It’s not often that you hear a speaker at a cattle health congress talk primarily about dogs, but that’s just what German researcher Carola Fischer-Tenhagen did. Surprisingly, the crowd at the World Buiatrics Congress, held in Dublin, Ireland, didn’t boo her of the stage. Rather, they listened attentively as what she had to say was both new and intriguing.
Diagnosis of clinical mastitis is fairly straightforward these days, but identifying the specific pathogens that cause the disease can be challenging. “Even having on-farm culturing systems, it takes at least 2 hours,” pointed out Fischer-Tenhagen. “So this puts us in the dilemma of still feeding cows antibiotics without exactly knowing what pathogen we are fighting against.”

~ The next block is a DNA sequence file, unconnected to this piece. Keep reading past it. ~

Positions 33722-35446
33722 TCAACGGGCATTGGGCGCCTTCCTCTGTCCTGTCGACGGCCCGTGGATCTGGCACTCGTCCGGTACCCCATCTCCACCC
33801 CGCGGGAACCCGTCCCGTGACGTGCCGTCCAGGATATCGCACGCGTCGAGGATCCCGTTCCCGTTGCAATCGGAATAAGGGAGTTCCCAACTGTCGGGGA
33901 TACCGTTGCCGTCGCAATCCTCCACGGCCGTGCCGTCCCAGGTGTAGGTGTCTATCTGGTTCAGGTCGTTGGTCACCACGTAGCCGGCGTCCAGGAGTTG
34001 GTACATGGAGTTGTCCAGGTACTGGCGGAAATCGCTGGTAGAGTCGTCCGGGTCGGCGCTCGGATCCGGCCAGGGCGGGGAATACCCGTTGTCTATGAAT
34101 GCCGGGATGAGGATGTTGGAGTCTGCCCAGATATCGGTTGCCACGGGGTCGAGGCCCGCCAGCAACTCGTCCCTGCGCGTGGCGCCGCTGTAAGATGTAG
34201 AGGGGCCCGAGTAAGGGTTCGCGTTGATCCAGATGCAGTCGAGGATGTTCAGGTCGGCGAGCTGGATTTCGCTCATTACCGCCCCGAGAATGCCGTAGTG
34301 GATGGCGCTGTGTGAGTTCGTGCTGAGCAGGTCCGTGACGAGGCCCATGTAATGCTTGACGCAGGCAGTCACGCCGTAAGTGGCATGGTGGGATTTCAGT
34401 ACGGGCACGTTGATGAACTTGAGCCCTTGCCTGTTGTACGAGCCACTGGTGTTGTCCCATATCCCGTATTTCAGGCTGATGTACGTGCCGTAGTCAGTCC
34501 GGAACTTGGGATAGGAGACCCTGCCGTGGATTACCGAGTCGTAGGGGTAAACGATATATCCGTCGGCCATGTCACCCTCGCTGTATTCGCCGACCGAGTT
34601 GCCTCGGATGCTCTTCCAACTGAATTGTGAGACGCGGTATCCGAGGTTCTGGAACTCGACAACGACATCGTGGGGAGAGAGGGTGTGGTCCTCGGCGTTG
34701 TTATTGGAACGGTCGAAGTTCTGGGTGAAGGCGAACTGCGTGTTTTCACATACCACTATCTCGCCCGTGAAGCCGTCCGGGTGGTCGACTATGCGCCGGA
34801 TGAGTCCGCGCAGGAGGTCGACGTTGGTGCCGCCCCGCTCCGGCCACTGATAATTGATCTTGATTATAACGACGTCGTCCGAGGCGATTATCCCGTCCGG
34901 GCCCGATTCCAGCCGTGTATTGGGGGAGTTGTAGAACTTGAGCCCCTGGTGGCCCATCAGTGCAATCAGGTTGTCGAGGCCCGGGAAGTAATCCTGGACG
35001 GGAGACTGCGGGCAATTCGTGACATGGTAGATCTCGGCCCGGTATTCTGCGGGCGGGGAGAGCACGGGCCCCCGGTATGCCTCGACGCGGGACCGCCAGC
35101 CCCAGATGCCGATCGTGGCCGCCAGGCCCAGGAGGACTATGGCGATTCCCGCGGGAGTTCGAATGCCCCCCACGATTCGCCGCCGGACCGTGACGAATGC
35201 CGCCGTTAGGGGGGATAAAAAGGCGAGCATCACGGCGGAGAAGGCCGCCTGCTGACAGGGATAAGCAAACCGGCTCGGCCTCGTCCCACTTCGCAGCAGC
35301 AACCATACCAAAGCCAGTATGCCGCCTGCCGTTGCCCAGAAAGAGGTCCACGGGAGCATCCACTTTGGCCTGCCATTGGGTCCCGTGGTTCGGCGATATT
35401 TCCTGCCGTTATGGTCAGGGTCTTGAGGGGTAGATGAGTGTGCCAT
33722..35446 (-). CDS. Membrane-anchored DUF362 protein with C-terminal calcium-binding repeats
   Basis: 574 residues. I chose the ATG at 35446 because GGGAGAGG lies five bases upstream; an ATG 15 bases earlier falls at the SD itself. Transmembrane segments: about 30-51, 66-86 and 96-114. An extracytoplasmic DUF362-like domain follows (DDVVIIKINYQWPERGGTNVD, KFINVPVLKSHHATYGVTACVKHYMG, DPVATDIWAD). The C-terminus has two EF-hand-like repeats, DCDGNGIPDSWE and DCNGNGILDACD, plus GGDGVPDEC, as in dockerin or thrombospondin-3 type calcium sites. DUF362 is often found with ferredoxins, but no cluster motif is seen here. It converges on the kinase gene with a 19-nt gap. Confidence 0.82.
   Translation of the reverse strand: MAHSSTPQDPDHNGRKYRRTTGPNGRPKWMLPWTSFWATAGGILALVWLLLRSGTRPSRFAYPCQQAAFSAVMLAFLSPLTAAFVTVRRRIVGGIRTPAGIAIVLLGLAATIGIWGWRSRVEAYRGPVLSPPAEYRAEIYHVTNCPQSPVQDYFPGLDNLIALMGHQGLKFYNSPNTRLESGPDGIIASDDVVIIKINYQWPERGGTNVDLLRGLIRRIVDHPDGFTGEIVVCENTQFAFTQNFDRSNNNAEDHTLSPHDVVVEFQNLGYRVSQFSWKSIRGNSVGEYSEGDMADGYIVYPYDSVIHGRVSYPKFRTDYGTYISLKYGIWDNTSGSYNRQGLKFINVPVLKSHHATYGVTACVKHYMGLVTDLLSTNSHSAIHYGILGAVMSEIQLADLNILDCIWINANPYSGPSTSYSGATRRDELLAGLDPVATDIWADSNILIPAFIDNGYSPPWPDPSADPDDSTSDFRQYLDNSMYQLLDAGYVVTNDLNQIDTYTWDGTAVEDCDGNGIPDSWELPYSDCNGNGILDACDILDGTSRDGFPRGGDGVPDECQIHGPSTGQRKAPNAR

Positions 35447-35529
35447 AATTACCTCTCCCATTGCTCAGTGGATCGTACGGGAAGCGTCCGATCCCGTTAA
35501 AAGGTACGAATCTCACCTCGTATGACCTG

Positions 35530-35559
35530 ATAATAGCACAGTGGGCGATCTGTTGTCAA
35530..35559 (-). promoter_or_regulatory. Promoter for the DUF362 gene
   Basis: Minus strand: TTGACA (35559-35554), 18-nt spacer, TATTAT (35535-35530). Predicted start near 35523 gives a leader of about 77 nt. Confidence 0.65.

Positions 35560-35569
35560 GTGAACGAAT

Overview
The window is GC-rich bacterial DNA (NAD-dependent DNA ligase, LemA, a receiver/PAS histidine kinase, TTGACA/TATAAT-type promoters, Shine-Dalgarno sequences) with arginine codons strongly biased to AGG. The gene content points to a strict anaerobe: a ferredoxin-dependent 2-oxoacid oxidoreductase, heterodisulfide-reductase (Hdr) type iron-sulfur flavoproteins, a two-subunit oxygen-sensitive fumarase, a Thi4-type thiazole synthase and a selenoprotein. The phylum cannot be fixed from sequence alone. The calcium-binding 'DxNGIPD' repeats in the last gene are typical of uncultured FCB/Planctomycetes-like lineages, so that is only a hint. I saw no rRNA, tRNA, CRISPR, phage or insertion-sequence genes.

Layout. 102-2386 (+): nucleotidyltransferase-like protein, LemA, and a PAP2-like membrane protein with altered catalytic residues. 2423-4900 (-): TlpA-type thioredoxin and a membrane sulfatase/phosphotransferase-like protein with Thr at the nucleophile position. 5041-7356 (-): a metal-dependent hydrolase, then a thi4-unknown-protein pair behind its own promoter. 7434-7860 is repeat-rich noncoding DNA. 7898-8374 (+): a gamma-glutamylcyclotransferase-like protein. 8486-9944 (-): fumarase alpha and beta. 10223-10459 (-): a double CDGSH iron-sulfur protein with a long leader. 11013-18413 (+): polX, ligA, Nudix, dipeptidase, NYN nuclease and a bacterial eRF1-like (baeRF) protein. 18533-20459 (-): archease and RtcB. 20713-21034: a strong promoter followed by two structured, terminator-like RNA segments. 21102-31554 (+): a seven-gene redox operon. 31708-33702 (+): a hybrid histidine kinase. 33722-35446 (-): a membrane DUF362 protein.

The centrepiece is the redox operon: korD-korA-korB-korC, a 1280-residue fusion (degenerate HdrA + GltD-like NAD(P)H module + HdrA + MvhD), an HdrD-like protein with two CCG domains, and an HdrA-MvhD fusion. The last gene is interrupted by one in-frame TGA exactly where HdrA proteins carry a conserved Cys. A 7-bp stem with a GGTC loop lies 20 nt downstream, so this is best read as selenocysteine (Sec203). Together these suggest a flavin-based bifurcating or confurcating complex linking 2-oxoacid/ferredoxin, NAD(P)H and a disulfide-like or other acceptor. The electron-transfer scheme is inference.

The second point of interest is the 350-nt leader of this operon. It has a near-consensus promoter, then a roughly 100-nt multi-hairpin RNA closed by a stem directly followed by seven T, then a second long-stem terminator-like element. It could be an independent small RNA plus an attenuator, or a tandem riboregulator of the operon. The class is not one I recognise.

Why do we do this, she asked. Because the success of the treatment depends on how early we start.
In a study conducted at Hanover University in Germany, Fischer-Tenhagen and her team wanted to prove that
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